Musician Jasper Marsalis is no longer invested in the power of representation

The LA multidisciplinary artist, also known as Slauson Malone, discusses why ‘good’ art is problematic and his desire for social death.

by Elodie Saint-Louis
|
29 November 2021, 12:06pm

This story originally appeared in i-D’s The Darker Issue, no. 365, Winter 2021. Order your copy here.

Jasper Marsalis is an artist and musician based in Los Angeles. Under the moniker Slauson Malone, Marsalis released the album Vergangenheitsbewältigung (Crater Speak) in 2020.

Hey! Can you introduce yourself?

Hello. My name is Jasper Marsalis. I'm an artist and musician.

Where are you right now?

I live in Los Angeles and right now I'm at Andrew Lappin’s music studio. He's a producer for L’Rain’s record.

So you're in music-making mode right now?

I try not to look at it like that. I try to think of art and music as one and the same because it can get a bit wacky if I try and keep them separate.

Wacky, how?

It takes too much work to have different modes of creating. I've tried to separate them but it's led me into working on projects I feel disingenuous about because I feel I'm obliged to do so. Like oh, this is my music, so it's time to go be a musician. This is my art, time to be an artist. I'm trying to move away from that.

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close up portrait of Jasper Marsalis wearing a black top and silver link chain.

When did you start shifting how you thought about it?

When I started to have an audience I really started rethinking and being critical of these two separate worlds.

Just thinking about where you're at with your practice, and how you move through the world doing the many things that you do. How are you feeling about the past year and a half? What has changed? Has anything surprised you?

I've become way less invested in the power of representation. As a painter, or at least someone who's deeply invested in painting, your eyes are the thing you trust the most. They're the most treacherous organ. I've begun to distrust my eyes as a tool of judgment. So that's been pretty shocking for me.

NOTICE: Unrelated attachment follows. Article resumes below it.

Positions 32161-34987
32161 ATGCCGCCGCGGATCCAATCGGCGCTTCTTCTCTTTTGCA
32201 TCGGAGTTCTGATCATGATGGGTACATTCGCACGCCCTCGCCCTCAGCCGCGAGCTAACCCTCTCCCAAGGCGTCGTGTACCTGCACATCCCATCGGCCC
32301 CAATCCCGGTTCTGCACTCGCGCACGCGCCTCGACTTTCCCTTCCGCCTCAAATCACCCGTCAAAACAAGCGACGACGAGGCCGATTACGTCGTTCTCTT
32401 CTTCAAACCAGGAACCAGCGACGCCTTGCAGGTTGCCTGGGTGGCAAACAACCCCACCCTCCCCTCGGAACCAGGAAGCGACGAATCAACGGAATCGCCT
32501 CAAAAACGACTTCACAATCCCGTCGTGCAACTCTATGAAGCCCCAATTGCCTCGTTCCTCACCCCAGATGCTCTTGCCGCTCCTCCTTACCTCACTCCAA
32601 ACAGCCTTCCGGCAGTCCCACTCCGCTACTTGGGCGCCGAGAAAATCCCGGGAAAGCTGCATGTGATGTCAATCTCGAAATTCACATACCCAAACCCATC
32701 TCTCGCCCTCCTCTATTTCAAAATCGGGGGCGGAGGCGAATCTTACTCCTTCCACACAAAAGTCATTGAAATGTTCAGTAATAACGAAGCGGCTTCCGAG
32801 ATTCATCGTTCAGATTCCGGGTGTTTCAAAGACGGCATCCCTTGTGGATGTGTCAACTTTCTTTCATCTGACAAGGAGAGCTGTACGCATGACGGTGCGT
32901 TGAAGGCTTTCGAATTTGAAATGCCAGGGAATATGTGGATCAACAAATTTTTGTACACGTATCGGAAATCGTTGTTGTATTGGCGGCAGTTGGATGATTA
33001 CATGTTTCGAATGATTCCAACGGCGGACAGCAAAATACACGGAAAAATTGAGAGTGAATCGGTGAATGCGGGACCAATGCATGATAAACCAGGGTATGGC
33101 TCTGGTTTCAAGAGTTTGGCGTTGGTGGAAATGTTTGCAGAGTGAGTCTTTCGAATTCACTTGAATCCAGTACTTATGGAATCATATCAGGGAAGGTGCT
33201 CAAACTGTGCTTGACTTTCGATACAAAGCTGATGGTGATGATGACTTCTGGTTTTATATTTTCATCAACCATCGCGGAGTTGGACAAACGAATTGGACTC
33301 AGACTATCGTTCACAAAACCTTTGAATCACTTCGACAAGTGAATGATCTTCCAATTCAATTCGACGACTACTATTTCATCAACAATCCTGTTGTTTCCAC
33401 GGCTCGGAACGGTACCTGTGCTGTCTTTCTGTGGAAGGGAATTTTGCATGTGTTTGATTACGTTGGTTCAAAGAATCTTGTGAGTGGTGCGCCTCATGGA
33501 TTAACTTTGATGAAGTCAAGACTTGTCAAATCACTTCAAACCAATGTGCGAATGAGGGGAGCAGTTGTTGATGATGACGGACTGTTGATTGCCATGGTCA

What do you mean by that?

I feel like I'm about to spiral into several different worlds. The thing that ties together my art and music are eyes, and this desire for things to be visible or understood in a certain way. There's so much miscommunication that happens when eyes are the dominant form of understanding something. In my practice I've just been more drawn to this idea that there's some invisible thread that connects everything together.

Do you think it’s something more existential and broader, something we can all tap into, or very personal?

It's both. Part of it is autobiographical. The act of looking at something or being looked at is what I make. I make paintings about people looking at people and then people look at the paintings. When I'm performing on a stage, people are looking at me, and I want them to know that they're looking at me. There's so much to be undone in that world, whether it’s gender or race or class structures. These are all extremely representational things. I have my qualms with that. That's why the gaze is so saturated, because it's the site of so much violence.

portrait of Jasper Marsalis wearing a black top and silver link chain.

So much of your art and music is about performance. It's interesting that you're talking about eyes, because eyes often suggest clarity. A lot of your music is muddled. You have to search for it. It feels like you're trying to undo performance.